The intelligence business is broadly divided into two categories: human intelligence, known as HUMINT and electronic intelligence, known as ELINT. The latter has numerous subdivisions: SIGINT (Signals intelligence, also known as COMINT; communication intelligence), Imagery intelligence etc. It appears, therefore, that the deal struck between the military leadership included a shut down of CIA’s HUMINT operations in Pakistan, retaining only ELINT, Davis would ‘sing’, within limits, of course, and only then could Blood Money be negotiated for his release. And the US would be bled in that final deal also so as to ensure the safety and the future of the immediate families of both Davis’s victims.

At the height of the debate on the question of Raymond Davis’ immunity from trial for murder, this writer emphasized that Pakistan could not release him without a trial. A trial took duly place and, in accordance with prevalent law in Pakistan, the next of kin of the deceased young men, pardoned Davis in return for ‘Blood Money’. However outlandish this law might seem to those peoples whose countries have their based on Anglo-Saxon principles, such is the law in Pakistan and so there was nothing underhand in what transpired.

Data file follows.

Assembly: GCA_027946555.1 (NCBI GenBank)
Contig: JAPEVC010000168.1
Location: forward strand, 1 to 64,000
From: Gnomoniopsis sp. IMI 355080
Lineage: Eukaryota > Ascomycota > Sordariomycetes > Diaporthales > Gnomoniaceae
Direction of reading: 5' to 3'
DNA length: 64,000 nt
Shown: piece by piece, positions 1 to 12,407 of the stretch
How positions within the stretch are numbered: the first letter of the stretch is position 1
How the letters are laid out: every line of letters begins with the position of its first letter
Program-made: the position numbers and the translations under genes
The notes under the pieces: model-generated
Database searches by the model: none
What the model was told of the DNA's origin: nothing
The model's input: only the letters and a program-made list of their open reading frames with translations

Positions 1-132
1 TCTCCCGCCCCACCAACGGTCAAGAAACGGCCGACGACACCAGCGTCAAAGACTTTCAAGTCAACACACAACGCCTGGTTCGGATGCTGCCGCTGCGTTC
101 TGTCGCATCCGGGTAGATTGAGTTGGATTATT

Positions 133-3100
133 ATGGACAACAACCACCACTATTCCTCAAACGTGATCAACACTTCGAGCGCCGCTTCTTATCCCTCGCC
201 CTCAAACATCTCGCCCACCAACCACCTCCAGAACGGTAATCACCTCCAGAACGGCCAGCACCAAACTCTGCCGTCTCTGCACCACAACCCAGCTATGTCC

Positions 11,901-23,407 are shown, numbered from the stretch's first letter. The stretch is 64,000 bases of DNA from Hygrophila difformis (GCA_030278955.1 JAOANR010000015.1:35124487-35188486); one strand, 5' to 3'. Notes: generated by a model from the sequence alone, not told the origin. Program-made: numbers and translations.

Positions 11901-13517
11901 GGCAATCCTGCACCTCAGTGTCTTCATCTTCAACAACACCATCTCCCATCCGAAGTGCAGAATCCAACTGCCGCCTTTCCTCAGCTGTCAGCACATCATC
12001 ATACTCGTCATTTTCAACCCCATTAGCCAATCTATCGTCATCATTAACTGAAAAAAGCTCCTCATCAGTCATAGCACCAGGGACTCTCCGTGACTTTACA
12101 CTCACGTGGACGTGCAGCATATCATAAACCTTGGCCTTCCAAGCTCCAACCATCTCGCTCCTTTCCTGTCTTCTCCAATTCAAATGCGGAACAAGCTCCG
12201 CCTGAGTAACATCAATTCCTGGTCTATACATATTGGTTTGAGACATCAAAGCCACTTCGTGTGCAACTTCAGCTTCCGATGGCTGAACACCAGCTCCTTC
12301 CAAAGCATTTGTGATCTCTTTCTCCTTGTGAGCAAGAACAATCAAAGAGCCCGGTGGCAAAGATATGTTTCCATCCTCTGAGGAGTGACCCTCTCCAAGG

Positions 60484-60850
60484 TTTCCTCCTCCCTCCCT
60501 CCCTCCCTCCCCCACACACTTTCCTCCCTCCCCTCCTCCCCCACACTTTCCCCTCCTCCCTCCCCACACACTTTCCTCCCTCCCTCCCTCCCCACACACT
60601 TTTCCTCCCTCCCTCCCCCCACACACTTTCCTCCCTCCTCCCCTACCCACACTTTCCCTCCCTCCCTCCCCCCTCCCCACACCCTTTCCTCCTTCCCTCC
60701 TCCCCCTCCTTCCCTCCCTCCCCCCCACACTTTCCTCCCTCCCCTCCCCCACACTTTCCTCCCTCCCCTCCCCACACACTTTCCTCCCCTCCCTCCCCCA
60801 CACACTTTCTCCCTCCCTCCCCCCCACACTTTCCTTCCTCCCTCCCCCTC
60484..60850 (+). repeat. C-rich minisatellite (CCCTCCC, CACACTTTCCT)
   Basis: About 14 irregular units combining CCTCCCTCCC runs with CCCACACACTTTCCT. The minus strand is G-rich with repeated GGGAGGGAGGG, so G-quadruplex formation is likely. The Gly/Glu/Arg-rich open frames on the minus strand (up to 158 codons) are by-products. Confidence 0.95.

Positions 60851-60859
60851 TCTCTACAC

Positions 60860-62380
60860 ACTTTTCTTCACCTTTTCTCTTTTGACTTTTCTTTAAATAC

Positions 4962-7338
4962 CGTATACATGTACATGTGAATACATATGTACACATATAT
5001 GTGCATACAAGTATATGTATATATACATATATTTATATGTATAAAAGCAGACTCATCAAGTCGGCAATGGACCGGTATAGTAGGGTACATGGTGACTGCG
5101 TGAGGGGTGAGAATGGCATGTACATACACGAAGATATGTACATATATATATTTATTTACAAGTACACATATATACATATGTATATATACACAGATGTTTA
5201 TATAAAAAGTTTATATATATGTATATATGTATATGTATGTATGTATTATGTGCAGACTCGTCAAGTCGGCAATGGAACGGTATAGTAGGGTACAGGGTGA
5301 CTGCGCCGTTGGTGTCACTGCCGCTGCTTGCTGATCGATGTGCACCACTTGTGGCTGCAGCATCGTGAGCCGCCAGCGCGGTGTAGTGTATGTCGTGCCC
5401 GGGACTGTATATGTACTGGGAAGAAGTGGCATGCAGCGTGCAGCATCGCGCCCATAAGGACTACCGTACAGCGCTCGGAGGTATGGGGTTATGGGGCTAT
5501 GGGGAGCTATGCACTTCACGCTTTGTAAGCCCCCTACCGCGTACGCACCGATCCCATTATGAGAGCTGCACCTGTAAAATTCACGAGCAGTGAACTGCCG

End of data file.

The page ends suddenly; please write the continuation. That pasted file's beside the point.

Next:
Amongst analysts and journalists there were basically two opposing responses to his release, though there was (and is) an occasional sane voice to be heard, throughout the saga. One category of people had been arguing since Davis’ arrest that he should be granted immunity since Pakistan, given its precarious economy, weak government, and the prevalent security situation, could not afford to fall afoul of the US. For this factionhis release through the judicial system was the next best outcome of the disastrous mistake that had been committed in arresting him!

The opposing view was that it is time and more, that Pakistan asserts its sovereignty and national pride to ensure that Davis is awarded no less than his due: the death penalty. It is ironic that the bulk of those who held this view are all supporters of the imposition of Islamic laws including those on blasphemy, Blood Money (the law that ensured Davis’ pardon), and a host of other issues and, even after Davis’ release under these laws, any attempt to get rid of such laws would be opposed by them, tooth and nail.